Last week marked Lesbian Visibility Week, when individuals and organisations shone a light on a community that is all too often overlooked. Although we often talk about the importance of LGBT+ inclusion, it’s also vital that employers support the specific needs of each of those groups – including lesbians.
As we emerge from the pandemic and more of us return to workplaces, organisations – both big and small – need to continue to focus on creating environments where everyone can achieve their potential.
A new survey by DIVA on the experiences of LGBT+ women and non-binary people during the pandemic highlighted just how far businesses have come in helping people become more comfortable embracing their authentic selves at work, with nearly seven in 10 respondents (68 per cent) saying they were out to most of their colleagues. This is a fantastic sign of progress and an important vote of confidence in the work that so many organisations are doing every day to support their lesbian, bi and trans staff.
However, the fight is far from over when it comes to inclusion, and this too is reflected in the research. Three in 10 of the respondents (35 per cent) reported that they had hidden their identity at work out of fear of discrimination.
While there’s much to be optimistic about, it’s crucial that employers continue to make their workplaces welcoming, safe and inclusive places for lesbians, as well as all LGBT+ women and non-binary people. Here are some ways organisations can start to do this:
Policies may not sound like the most exciting place to start, but they are often the foundation for organisations that want to implement real change. Every business and individual will have different needs and HR professionals must place inclusivity and visibility at the heart of their approach to policies. This ranges from having strong, accessible and robust ways for staff to report harassment and discrimination, all the way to making sure your hiring practices are as inclusive as possible.
Language also matters, and being inclusive of all lesbians, including non-binary people, is important. This could be as simple as ensuring that you don’t include gendered language within your policies, and make it clear that these options apply to staff of all genders and sexualities.
And remember that, once inclusive policies are made, they need to remain accessible and visible to all staff, and don’t end up hidden away. For example, having the parental leave options clearly signposted, and specifically including lesbian families for women and non-binary people can help someone to consider the practicalities of starting their own family and what that might mean for their job.
Networking your networks
Making sure your workplace is inclusive doesn’t always mean reinventing the wheel. Staff networks are a tried and tested method, with many organisations already encouraging their employees to come together with peers who may face similar challenges in the workplace.
Sadly, we know that LGBT+ networks often struggle to engage women, so organisations need to ensure their networks are accessible for everyone, and that they’re actively seeking out women who might not feel encouraged or empowered to attend. Changes like holding network events within work hours and making specific spaces for marginalised groups within networks, such as coffee mornings specifically for lesbian and non-binary staff, can empower people to become active members.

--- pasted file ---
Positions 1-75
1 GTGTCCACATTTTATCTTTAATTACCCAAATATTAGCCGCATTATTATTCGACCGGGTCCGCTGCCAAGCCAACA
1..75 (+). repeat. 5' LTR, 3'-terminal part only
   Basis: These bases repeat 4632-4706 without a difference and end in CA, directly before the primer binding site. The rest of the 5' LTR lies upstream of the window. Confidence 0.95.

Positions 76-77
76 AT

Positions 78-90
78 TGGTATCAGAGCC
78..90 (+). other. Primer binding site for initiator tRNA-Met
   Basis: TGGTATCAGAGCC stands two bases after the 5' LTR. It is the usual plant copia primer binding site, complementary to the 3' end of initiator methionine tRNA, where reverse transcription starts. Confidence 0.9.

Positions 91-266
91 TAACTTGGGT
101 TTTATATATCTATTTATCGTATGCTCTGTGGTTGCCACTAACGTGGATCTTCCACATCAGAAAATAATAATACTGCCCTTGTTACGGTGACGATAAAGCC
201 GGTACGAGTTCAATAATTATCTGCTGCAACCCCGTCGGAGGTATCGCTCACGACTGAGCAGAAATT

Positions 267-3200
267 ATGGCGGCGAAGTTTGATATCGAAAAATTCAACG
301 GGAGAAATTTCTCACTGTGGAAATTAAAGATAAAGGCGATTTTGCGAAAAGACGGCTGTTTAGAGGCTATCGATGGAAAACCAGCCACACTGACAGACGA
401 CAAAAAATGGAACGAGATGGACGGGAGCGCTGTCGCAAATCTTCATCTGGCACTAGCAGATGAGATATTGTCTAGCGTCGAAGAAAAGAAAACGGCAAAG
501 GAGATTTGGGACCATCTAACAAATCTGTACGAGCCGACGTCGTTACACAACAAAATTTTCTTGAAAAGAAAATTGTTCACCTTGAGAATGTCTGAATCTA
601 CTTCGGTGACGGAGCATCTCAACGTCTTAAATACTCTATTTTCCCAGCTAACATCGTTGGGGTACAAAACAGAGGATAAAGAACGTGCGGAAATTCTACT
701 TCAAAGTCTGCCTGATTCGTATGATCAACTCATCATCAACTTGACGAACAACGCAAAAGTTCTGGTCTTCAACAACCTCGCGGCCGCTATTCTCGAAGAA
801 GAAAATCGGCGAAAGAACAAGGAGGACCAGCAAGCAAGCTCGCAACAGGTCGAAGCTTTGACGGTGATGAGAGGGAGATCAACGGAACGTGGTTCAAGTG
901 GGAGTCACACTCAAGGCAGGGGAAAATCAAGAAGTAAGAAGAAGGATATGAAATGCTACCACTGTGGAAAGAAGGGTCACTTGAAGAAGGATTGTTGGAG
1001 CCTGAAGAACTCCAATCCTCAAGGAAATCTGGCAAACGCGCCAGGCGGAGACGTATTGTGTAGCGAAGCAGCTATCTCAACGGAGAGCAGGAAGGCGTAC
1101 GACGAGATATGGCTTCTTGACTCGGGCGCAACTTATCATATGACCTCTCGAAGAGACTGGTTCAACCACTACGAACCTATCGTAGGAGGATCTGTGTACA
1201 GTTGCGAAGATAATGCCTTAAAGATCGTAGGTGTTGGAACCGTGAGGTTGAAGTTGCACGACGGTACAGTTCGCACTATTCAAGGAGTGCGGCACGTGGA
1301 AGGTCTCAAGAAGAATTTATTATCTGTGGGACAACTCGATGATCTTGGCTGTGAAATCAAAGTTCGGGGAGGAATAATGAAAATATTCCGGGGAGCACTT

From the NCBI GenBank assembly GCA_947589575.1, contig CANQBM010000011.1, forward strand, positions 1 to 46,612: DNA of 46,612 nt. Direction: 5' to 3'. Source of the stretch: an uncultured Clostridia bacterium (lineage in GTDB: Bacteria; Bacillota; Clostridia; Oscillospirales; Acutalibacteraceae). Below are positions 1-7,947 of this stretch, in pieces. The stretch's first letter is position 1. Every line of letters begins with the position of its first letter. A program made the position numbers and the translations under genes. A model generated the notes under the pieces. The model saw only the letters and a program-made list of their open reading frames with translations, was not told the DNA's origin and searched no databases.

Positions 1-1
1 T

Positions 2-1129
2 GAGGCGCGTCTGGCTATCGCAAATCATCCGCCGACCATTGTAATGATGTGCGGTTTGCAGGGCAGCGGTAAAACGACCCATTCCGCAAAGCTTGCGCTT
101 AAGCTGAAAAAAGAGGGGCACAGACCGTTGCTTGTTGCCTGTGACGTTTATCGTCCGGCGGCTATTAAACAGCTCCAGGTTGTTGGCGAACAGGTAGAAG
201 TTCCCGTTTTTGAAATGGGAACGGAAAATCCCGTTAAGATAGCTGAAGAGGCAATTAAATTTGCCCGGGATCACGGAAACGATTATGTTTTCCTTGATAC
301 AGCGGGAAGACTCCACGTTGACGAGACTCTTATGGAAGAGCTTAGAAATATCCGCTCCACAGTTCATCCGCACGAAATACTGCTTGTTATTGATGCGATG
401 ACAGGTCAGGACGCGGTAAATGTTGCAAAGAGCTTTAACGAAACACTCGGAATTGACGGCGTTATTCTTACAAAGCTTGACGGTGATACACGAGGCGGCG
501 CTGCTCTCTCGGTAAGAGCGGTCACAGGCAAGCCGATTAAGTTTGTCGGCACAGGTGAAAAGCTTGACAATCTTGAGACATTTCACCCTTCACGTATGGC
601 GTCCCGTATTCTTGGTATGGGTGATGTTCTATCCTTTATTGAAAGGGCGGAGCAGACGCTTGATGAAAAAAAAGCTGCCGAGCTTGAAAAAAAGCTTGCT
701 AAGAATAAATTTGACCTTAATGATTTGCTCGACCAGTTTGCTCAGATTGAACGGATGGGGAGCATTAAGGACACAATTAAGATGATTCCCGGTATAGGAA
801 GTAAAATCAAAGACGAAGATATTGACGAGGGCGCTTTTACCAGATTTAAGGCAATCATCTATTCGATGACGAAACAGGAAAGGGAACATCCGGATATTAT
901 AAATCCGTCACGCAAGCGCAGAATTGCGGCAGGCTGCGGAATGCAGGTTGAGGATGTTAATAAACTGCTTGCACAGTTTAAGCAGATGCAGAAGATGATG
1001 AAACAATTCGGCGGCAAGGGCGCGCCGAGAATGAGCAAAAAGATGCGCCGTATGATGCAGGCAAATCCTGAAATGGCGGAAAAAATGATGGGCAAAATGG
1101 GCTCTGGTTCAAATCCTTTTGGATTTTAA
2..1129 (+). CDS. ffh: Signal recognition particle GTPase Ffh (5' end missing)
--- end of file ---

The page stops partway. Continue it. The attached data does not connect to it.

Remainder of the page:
We also know that inter-network collaboration can help organisations reach more staff members. For instance, some lesbian employees may be in the staff network for women, parents and carers, faith or black and ethnic minorities, but not in the LGBT+ network. By encouraging formal inter-network collaboration on events or holding monthly inter-network meetings, organisations can ensure they are supporting and representing as many lesbian employees as possible.
Representation matters. Lesbians are underrepresented in senior leadership positions. While there’s no quick fix for systemic issues, organisations must take active steps to empower lesbian employees to reach leadership positions. This often involves visibly championing lesbian leadership – from using internal or external comms, to offering staff the opportunity to tell their stories, they should feel supported with any specific challenges they face in progressing their careers.
We know employers often have programmes to support women in leadership roles, and this can be very impactful. But it’s also important for organisations to tailor these for specific groups, like lesbians, who can face very unique challenges within leadership as the result of being both LGBT+ and women or non-binary people. It’s a good idea to do this in partnership with LGBT+ networks and external specialists, so that programmes are structured to fit their needs.
Creating real change
It’s always important to remember that it’s never the responsibility of employees to take on the brunt of this work – the key is to teach employers how to better support them. Good inclusion will always work in the other direction, with organisations being proactive in engaging and listening to colleagues and putting support in place.
To celebrate Lesbian Visibility Week, Stonewall teamed up with DIVA to deliver a series of events and panels featuring inspirational lesbian, bi, trans and queer leaders, and to create space to champion and celebrate our community. As part of this, there’s a vast range of information and resources available, which employers can signpost to their lesbian staff, and of course learn from themselves.
Real change will always take time and organisations need to make sure they keep up the momentum after Lesbian Visibility Week.
Sarah Campbell is head of empowerment at Stonewall